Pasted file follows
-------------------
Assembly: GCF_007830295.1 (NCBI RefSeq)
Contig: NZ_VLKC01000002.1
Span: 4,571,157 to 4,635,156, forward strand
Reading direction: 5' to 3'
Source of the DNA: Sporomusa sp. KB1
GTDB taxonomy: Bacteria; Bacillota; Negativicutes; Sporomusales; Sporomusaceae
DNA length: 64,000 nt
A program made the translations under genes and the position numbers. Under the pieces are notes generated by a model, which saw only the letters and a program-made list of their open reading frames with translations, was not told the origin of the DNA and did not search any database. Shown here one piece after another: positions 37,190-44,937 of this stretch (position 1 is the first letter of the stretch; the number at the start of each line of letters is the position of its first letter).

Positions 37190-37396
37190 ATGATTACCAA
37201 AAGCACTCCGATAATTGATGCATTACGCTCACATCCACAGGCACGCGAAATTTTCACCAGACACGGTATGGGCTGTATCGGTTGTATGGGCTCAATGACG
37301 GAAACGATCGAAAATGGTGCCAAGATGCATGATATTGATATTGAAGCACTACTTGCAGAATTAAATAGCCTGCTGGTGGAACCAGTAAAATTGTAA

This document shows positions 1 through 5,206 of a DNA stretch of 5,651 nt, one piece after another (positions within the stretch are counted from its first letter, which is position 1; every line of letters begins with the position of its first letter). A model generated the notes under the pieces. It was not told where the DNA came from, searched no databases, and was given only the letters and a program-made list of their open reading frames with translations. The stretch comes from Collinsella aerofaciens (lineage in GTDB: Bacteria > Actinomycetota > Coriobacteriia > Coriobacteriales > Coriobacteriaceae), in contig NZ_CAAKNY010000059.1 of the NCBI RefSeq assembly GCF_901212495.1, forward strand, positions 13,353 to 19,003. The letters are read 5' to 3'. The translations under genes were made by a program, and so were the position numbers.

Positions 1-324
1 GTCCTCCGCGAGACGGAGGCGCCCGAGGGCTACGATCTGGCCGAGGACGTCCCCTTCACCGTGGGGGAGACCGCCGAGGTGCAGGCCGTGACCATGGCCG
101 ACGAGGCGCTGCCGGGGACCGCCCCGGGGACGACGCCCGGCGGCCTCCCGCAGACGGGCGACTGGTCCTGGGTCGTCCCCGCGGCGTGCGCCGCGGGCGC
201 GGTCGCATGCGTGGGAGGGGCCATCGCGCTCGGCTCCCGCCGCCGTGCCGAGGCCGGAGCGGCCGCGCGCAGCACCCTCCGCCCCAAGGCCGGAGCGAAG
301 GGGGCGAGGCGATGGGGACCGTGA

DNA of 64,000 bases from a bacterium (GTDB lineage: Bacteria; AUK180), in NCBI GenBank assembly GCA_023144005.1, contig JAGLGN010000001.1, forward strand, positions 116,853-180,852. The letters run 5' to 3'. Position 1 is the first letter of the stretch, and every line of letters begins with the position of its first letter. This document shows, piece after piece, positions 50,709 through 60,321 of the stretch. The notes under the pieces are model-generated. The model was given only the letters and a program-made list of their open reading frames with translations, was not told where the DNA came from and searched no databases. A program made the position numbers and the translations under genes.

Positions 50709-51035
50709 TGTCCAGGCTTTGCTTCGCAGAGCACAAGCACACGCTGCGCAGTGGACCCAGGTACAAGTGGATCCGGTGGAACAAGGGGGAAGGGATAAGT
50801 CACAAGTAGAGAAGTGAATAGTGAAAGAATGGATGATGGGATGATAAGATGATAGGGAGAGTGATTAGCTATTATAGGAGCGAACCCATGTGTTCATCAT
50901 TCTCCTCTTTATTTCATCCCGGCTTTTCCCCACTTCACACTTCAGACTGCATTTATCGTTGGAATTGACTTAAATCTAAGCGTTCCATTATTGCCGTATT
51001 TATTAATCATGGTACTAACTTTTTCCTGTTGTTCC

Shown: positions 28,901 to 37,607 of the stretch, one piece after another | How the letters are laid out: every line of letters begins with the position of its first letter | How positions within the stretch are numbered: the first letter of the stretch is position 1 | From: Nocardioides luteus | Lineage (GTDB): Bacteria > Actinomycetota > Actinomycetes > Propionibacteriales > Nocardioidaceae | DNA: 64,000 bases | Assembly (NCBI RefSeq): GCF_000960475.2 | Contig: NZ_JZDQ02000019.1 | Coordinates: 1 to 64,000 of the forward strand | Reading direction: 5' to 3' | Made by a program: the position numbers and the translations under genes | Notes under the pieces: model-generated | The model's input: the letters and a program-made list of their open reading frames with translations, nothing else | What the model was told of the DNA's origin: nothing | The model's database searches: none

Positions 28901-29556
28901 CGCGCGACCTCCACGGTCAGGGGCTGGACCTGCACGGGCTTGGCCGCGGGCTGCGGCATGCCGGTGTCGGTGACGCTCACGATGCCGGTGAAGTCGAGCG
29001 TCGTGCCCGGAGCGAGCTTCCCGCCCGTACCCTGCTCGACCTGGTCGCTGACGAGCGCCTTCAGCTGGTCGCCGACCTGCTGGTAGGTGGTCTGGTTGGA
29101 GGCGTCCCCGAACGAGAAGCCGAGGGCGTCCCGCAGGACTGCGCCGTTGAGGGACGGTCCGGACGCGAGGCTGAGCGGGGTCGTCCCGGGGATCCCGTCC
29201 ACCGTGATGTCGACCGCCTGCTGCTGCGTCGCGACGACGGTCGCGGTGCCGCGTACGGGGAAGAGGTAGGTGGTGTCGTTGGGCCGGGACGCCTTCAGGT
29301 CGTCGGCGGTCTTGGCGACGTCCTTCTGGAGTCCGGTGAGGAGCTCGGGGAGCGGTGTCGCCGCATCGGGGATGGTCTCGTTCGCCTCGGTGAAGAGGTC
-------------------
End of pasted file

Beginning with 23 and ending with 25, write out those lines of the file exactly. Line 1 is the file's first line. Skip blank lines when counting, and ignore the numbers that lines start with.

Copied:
50901 TCTCCTCTTTATTTCATCCCGGCTTTTCCCCACTTCACACTTCAGACTGCATTTATCGTTGGAATTGACTTAAATCTAAGCGTTCCATTATTGCCGTATT
51001 TATTAATCATGGTACTAACTTTTTCCTGTTGTTCC

Shown: positions 28,901 to 37,607 of the stretch, one piece after another | How the letters are laid out: every line of letters begins with the position of its first letter | How positions within the stretch are numbered: the first letter of the stretch is position 1 | From: Nocardioides luteus | Lineage (GTDB): Bacteria > Actinomycetota > Actinomycetes > Propionibacteriales > Nocardioidaceae | DNA: 64,000 bases | Assembly (NCBI RefSeq): GCF_000960475.2 | Contig: NZ_JZDQ02000019.1 | Coordinates: 1 to 64,000 of the forward strand | Reading direction: 5' to 3' | Made by a program: the position numbers and the translations under genes | Notes under the pieces: model-generated | The model's input: the letters and a program-made list of their open reading frames with translations, nothing else | What the model was told of the DNA's origin: nothing | The model's database searches: none